Does Your Cover Letter Grab the Employer?

It's the best way to grab the employer's attention: Start your cover letter by pointing out a personal connection you and he share. That connection could be a person, event, or topic you both have in common — something you can talk about later in your job interview.

Connections You Already Have for Your Cover Letter

You might already have the juice for a great first line for your cover letter that pulls the employer in. Then it's just a matter of using that connection to build your first sentence. For example:

  • You know the person you’re writing to. Let's say you met him at a party or professional event. In that case you could start your cover letter with something like: "It was a pleasure meeting you at the such-and-such dinner last week. As you suggested, I am applying for such-and-such job opening in your department at ABC Company."
  • You know someone who knows the person you’re writing to. For example, if your friend works in his company, your first sentence might read something like: "So-and-so recommended I contact you about the such-and-such job opening at ABC Company. As my former co-worker, she knows my such-and-such qualifications well and thought I would be a good match for this position."
  • You’ve had an experience with the company that somehow links you to the manager you’re writing to. Let’s say you read an article online that featured his company. In that case, you might start your cover letter with:  "After reading your article on such-and-such on the ABC website, I was interested to learn more about the such-and-such project you're managing at ABC Company."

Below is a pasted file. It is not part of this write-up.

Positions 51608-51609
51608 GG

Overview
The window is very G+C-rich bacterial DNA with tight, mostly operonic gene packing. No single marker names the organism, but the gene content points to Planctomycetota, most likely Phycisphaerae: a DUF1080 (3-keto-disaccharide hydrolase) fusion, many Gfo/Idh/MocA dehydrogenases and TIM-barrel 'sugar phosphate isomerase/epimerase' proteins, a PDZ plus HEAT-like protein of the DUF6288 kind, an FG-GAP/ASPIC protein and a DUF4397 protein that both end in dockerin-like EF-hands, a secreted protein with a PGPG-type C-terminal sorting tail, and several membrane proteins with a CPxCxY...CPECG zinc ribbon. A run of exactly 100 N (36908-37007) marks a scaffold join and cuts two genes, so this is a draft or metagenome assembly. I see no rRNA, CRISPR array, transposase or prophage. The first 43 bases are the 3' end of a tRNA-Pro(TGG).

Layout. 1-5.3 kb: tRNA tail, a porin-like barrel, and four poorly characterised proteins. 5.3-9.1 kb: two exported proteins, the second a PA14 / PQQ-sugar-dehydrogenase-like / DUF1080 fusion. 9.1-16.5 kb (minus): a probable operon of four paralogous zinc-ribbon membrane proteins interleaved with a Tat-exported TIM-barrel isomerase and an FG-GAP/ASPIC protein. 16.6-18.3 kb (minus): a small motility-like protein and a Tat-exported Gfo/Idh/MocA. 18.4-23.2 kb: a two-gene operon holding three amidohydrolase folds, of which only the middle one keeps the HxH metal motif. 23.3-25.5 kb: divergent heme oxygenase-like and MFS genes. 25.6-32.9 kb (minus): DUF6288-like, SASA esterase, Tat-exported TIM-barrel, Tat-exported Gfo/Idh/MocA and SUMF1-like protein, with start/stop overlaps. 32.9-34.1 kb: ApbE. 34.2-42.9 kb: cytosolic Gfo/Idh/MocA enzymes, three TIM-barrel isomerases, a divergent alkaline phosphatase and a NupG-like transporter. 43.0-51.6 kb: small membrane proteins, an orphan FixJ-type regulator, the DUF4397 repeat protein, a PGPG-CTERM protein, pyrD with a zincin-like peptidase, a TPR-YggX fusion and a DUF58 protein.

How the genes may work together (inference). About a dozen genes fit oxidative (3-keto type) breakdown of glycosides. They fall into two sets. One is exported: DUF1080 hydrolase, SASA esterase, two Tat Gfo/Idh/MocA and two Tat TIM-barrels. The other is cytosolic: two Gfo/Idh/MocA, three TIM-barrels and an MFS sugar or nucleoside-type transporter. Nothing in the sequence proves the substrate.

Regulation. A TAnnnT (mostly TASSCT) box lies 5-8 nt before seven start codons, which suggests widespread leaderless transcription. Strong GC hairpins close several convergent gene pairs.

The opening sentence needs to work like a hook to grab your reader. At the same time your cover letter has to be sincere. False flattery will not work. Most people can sense that a mile away.

Don't Have a Connection to Write About in Your Cover Letter?

Think hard now...What connection do you have with the employer and how can you use that connection in the first paragraph of your cover letter to hook him or her?

Can't think of one? Then see if you can whip one up... in an honest way, I mean. Here are some thoughts on how you could do that:

  • Google the manager's name. See what comes up in the search results. Do you find anything you have in common that could be used in your first sentence?
  • Find the manager on LinkedIn and see if you have a second or third connection to him. If so, contact that person and ask if you may use her name in your cover letter.
  • Read trade articles (in print and online) in the manager's field to see if he's mentioned for something he's accomplished or maybe find an article he's written.
  • Attend in-person professional events to meet new people. Maybe you'll run into someone who knows the hiring manager, or maybe you'll meet the hiring manager himself!

I know this sounds like it could take some time and effort. But it's really worth it. The competition in today's job market is stiff. If the first sentence of your cover letter is a grabber, Mr. Busy Manager is more likely to read it (and your resume).

Want to see some good sample cover letter openers? Check out these sample cover letters.